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The Doctrine Of Apparent Progress

SlowProgress

Early in my legal career, an experienced lawyer told me about what he referred to as the “doctrine of apparent progress.”

It goes something like this.

Whether or not you are actually making progress with a client engagement (or other matter), it is important to demonstrate to the client that you are making apparent progress. Thus, the experienced lawyer instructed me, it is important to update the client on any development – no matter how basic or mundane – to make it appear as if you are making progress.

I thought of the “doctrine of apparent progress” upon receiving this recent DOJ press release titled “Justice Department Anticorruption Task Force Launches New Measures to Combat Corruption in Central America.”

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This Week On FCPA Professor

ThisWeekPost

FCPA Professor has been described as “the Wall Street Journal concerning all things FCPA-related,” and “the most authoritative source for those seeking to understand and apply the FCPA.”

Set forth below are the topics discussed this week on FCPA Professor.

As highlighted here, a Swedish appellate court recently affirmed a trial court decision and concluded that a key figure in several FCPA enforcement actions was not a “public official” (even though in the FCPA enforcement actions – which resulted in approximately $1.7 billion in settlements – the U.S. government maintained that the individual was a “foreign official”).

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Swedish Appellate Court Agrees, Karimova Was Not A “Public Official” (The Same Enforcement Theory That The U.S. Largely Used To Secure Approximately $1.7 Billion In FCPA Settlements)

whatdidyousay

This post is related to a prior post from March 2019 regarding the same subject.

In recent years, the U.S. government has secured approximately $1.7 billion in net Foreign Corrupt Practices Act settlement amounts in related FCPA enforcement actions against telecommunications companies VimpelCom, Telia, and most recently MTS. The enforcement actions were largely based on the theory that Gulnara Karimova (the daughter of former Uzbekistan President Islam Karimov) was a “foreign official” under the FCPA’s anti-bribery provisions. Like many FCPA enforcement theories, this theory was not subjected to any meaningful judicial scrutiny.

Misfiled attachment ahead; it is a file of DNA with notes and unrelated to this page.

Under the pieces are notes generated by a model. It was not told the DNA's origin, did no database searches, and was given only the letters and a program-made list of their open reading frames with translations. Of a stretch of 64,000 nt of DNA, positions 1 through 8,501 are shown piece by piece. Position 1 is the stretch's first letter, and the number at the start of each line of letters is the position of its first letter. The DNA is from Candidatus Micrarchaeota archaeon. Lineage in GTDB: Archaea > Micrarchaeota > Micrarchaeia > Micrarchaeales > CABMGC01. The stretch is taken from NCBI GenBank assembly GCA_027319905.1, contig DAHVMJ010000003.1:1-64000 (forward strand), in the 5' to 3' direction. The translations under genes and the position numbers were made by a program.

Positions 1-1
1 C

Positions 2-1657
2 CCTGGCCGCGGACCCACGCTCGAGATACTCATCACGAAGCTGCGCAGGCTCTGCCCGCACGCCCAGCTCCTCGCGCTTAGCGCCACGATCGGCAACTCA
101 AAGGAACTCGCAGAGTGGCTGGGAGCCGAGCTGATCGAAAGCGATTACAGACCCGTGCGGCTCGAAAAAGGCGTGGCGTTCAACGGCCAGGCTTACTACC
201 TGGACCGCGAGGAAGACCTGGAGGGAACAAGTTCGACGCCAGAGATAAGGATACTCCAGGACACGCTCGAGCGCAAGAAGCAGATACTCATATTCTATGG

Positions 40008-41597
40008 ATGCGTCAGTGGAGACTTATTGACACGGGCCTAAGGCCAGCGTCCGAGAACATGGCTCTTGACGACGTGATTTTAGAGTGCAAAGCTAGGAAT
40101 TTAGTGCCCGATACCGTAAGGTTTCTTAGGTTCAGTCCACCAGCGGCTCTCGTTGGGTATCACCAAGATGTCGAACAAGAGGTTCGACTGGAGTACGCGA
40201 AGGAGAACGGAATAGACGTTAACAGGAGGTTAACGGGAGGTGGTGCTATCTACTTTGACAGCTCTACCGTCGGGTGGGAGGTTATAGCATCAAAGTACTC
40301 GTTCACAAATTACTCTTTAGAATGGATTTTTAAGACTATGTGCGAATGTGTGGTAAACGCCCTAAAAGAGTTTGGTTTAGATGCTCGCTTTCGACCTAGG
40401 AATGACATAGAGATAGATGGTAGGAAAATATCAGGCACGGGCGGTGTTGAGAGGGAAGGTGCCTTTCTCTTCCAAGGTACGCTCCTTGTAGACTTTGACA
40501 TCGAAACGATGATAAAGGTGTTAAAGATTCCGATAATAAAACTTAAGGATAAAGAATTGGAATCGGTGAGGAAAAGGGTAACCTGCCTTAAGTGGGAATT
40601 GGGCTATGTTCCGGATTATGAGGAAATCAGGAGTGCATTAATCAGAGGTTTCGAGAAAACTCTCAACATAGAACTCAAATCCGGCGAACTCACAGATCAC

However, in a 2019 criminal prosecution of former Telia executives Tero Kivisaari, Olli Tuohimaa and Lars Nyberg, a Swedish trial court acquitted the defendants because Karimova was not a “public official” under the relevant law.

Earlier this year, a Swedish appellate court affirmed the acquittal and once again concluded that Karimova was not a “public official” under the relevant law.

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Elevate Your FCPA Knowledge And Practical Skills – FCPA Institute Zoom (Oct. 27-29)

FCPA Institute - Zoom

Since 2014, the FCPA Institute has elevated the Foreign Corrupt Practices Act knowledge and practical skills of hundreds of professionals from around the world. In the current COVID environment, the traditional two-day in-person FCPA Institute is still not yet feasible.

However, there remains a need for FCPA knowledge and skill development. After the inaugural FCPA Institute – Zoom was offered in November 2020 to a worldwide audience, and another in April 2021 to a worldwide audience, I am pleased to offer another FCPA Institute – Zoom on October 27-29th. The FCPA Institute – Zoom will consist of 9 hours of integrated and cohesive instruction (each day from 8 a.m. – 11 a.m. central) led by Professor Koehler, an FCPA expert with FCPA practice and teaching experience.

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This Week On FCPA Professor

ThisWeekPost

FCPA Professor has been described as “the Wall Street Journal concerning all things FCPA-related,” and “the most authoritative source for those seeking to understand and apply the FCPA.”

Set forth below are the topics discussed this week on FCPA Professor.

This post highlights what you need to know from the third quarter.

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